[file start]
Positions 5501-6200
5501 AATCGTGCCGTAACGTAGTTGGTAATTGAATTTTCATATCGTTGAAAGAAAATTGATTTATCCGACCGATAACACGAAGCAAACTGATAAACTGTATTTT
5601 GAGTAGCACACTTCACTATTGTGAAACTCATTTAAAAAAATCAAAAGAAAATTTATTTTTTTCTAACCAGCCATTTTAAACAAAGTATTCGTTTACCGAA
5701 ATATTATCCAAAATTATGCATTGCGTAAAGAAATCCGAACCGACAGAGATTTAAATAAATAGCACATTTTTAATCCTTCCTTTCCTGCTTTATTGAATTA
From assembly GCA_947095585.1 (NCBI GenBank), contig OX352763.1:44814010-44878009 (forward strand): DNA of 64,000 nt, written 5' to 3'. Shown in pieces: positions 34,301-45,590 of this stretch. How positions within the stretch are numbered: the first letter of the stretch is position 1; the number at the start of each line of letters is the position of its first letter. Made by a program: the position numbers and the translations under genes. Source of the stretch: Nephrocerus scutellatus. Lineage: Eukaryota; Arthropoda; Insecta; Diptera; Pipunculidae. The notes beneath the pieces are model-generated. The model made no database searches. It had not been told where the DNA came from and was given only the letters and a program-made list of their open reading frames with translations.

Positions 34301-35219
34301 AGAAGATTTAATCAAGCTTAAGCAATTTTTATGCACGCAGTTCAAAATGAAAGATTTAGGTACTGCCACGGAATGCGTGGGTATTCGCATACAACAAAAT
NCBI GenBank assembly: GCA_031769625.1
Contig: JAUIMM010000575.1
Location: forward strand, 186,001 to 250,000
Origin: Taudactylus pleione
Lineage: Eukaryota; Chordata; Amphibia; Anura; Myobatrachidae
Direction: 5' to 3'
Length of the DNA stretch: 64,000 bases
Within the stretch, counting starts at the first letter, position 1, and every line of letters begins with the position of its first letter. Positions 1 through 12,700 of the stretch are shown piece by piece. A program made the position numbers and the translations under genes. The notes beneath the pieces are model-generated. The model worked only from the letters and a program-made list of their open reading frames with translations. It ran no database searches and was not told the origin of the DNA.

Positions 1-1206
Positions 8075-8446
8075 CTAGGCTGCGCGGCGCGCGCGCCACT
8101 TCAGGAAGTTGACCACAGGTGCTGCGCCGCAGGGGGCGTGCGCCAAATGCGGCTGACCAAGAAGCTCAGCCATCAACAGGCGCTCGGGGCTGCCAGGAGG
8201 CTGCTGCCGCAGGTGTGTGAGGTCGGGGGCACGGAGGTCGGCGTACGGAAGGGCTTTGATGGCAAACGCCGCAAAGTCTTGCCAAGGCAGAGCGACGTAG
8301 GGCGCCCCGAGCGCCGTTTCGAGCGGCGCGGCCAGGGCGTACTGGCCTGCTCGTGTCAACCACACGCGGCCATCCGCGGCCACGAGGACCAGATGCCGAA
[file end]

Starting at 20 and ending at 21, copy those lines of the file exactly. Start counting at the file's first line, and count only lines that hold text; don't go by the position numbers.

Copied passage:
8201 CTGCTGCCGCAGGTGTGTGAGGTCGGGGGCACGGAGGTCGGCGTACGGAAGGGCTTTGATGGCAAACGCCGCAAAGTCTTGCCAAGGCAGAGCGACGTAG
8301 GGCGCCCCGAGCGCCGTTTCGAGCGGCGCGGCCAGGGCGTACTGGCCTGCTCGTGTCAACCACACGCGGCCATCCGCGGCCACGAGGACCAGATGCCGAA